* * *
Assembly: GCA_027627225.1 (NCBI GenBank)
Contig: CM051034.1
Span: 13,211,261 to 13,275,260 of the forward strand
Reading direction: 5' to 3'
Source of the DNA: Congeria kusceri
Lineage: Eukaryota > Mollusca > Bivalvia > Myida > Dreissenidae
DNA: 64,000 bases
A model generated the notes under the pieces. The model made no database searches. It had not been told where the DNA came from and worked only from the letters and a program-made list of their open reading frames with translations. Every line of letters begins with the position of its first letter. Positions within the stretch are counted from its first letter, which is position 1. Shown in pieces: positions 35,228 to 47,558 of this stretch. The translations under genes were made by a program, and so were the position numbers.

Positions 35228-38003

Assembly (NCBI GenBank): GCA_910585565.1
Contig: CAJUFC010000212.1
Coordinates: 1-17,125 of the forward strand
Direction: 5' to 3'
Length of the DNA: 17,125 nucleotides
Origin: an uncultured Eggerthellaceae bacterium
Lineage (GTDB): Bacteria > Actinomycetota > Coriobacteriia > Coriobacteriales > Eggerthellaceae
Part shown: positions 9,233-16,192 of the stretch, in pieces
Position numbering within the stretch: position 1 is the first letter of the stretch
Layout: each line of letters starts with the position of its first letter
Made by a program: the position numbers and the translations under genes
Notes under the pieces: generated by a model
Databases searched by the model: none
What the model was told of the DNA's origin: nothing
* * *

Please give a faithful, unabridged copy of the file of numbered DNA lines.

Assembly: GCA_027627225.1 (NCBI GenBank)
Contig: CM051034.1
Span: 13,211,261 to 13,275,260 of the forward strand
Reading direction: 5' to 3'
Source of the DNA: Congeria kusceri
Lineage: Eukaryota > Mollusca > Bivalvia > Myida > Dreissenidae
DNA: 64,000 bases
A model generated the notes under the pieces. The model made no database searches. It had not been told where the DNA came from and worked only from the letters and a program-made list of their open reading frames with translations. Every line of letters begins with the position of its first letter. Positions within the stretch are counted from its first letter, which is position 1. Shown in pieces: positions 35,228 to 47,558 of this stretch. The translations under genes were made by a program, and so were the position numbers.

Positions 35228-38003

Assembly (NCBI GenBank): GCA_910585565.1
Contig: CAJUFC010000212.1
Coordinates: 1-17,125 of the forward strand
Direction: 5' to 3'
Length of the DNA: 17,125 nucleotides
Origin: an uncultured Eggerthellaceae bacterium
Lineage (GTDB): Bacteria > Actinomycetota > Coriobacteriia > Coriobacteriales > Eggerthellaceae
Part shown: positions 9,233-16,192 of the stretch, in pieces
Position numbering within the stretch: position 1 is the first letter of the stretch
Layout: each line of letters starts with the position of its first letter
Made by a program: the position numbers and the translations under genes
Notes under the pieces: generated by a model
Databases searched by the model: none
What the model was told of the DNA's origin: nothing